Adventures, Hikes, Roadtrips

How to: the Unbelievable Moraine Lake with Dogs

December 15, 2022

Moraine Lake

One of the most famous and busy lakes in the world, Moraine lake is iconic and was featured on our older $20 bill. I’ve taken my Vizsla Whiskey loads of times for day trips and hikes and when I got Bourbon, my new Vizsla puppy, I took her on the 11 hour drive as soon as I got her.

10 week old Bourbon could hike up the 350m to the Rockpile for photos

Banff National Park

Moraine Lake with dogs? Yes! Dogs are allowed in Banff National Park! Unlike the American National Parks, dogs are allowed on most trails and in the backcountry however there are expectations including times of the year for specific areas and trails.

We love all seasons at Moraine Lake!

Dogs must be on leash for many reasons including your safety, their own safety, and wildlife safety. There are loads of Grizzlies, Black Bears, Moose, Elk, and Porcupine to name a few. I’ve seen all of these animals within the park and I’m not a local! It goes without saying, please pick up after your pet, and keep your dog on a tight leash, under control around other dogs and all the chipmunks that beg for treats everywhere (I’ve never seen fatter chipmunks around).

Elk, Moose, Bear, and Porcupine can all be dangerous

There are lots of garbage cans and toilets at the parking and the National Park is pristine so please help keep it dog friendly for all of us!

Getting there

Moraine Lake is located in Banff National Park right on the edge between Alberta and British Columbia (on the Alberta side). You can see mountains in British Columbia right at the lake. The road to Moraine Lake branches off the road to Lake Louise, the closest gas station and town.

A long drive with the dogs but worth it!

It’s about 2 hours 20 minutes from Calgary and 9 hours 30 mins from Vancouver (I’m 10 hours 30 mins away in Squamish, BC). Banff National Park and Moraine Lake is one of the most accessible locations for Canadian beauty. So many of the most famous lake are less than 400m walking distance from parking lots and the roads around the area top the most scenic of the world.

Moraine Lake Road and Parking

Getting to Moraine Lake with a dog is most of the battle. The easiest way to guarantee getting there without a dog, is using the shuttle or booking a tour. However, the buses don’t allow dogs so the only way to get to Moraine lake with a dog is driving or hiking. Assuming you aren’t hiking in (13km or so, one way, from Lake Louise), you’re going to want to drive in.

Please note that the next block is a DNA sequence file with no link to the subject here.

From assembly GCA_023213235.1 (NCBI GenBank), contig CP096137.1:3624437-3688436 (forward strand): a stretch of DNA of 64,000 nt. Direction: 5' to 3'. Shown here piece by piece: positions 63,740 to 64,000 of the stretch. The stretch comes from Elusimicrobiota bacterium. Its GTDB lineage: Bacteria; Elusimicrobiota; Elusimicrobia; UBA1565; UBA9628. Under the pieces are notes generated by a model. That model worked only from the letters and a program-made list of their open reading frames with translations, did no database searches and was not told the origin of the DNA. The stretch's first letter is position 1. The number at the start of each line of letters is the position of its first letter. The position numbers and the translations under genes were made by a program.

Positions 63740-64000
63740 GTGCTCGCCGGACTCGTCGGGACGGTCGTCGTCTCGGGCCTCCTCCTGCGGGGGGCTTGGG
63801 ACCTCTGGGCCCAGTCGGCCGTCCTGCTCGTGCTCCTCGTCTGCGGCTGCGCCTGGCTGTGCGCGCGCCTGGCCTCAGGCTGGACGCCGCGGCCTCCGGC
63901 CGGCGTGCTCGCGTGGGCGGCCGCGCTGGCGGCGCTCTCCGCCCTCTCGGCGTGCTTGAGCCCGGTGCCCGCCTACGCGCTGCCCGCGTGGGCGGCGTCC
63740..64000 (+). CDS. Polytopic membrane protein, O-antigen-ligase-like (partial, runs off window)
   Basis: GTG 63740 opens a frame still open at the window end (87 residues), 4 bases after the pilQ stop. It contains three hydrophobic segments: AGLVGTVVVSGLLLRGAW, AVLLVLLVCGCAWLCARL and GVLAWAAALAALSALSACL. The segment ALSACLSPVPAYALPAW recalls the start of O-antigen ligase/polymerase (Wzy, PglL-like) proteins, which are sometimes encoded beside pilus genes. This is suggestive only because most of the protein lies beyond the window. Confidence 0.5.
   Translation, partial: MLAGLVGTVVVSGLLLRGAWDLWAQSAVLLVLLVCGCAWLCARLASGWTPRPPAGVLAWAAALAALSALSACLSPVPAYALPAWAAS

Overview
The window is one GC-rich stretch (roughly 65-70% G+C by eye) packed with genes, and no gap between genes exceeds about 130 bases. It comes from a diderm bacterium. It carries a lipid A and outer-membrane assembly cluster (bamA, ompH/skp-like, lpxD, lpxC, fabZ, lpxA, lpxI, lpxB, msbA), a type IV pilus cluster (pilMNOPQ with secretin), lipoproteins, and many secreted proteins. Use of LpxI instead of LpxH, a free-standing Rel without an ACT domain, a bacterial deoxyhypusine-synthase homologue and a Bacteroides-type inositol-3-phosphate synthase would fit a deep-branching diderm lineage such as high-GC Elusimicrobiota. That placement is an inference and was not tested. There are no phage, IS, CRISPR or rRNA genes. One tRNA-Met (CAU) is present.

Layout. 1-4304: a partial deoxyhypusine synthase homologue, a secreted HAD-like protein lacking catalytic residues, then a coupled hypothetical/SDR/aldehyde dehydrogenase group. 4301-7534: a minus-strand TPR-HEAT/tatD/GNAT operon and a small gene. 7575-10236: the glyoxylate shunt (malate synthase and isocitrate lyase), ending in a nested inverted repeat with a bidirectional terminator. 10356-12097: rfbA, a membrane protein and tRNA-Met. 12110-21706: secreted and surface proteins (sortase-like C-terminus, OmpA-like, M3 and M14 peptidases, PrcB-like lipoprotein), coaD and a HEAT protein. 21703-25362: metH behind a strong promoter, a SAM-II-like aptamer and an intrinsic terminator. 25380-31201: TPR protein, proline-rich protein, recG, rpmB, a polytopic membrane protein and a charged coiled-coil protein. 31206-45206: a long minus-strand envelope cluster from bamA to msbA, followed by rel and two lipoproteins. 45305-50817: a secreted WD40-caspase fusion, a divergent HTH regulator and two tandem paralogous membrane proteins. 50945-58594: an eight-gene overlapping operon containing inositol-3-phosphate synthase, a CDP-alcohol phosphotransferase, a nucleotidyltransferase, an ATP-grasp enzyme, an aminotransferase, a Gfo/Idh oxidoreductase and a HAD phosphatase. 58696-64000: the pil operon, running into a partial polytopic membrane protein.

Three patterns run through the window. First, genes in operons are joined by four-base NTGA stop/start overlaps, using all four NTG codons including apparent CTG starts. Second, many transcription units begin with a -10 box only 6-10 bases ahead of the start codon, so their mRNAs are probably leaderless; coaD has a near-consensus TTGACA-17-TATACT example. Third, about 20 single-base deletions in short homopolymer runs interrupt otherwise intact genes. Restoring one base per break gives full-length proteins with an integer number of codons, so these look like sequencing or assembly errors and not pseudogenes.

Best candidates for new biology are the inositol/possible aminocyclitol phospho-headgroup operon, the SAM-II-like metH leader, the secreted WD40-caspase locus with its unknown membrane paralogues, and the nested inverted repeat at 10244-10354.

Coming towards the end of the season is less busy

Moraine Lake Road opens seasonally so first see if the roads are open for the year. You can ski or bike up the road off-season but it may be too long to go with your dog back and forth.

Dogs must be on leash

When it is open, Moraine Lake parking lot tends to fill up in the mornings around 530am on weekdays and 5am on weekends although people do leave and the attendants will slowly let people in throughout the day. The parking lot is very small for the demand so if you’re set on making it, get there early! During high season such a Canadian long weekends or larch season, the parking can fill before 430 am! Please also note that you must enter Moraine Lake Rd from Lake Louise (no left turn from Lake Louise Drive).

We usually only stay an hour for photos if we are not hiking here

Normally you cannot “line up” with your car on the road to get in, so it’s luck while you drive by the road entrance if they’re allowing cars in or not. Somehow we’ve always had luck getting in with some persistence. If the road is closed, you can loop back through the village and through Lake Louise Lake but the loop can take up to 30mins and the road may still be closed so be prepared or just come early. You cannot sleep overnight in the parking lot, and you do need a Parks Pass in order to park. I’ve also had luck coming at the end of the day around sunset after the hikers and families have left.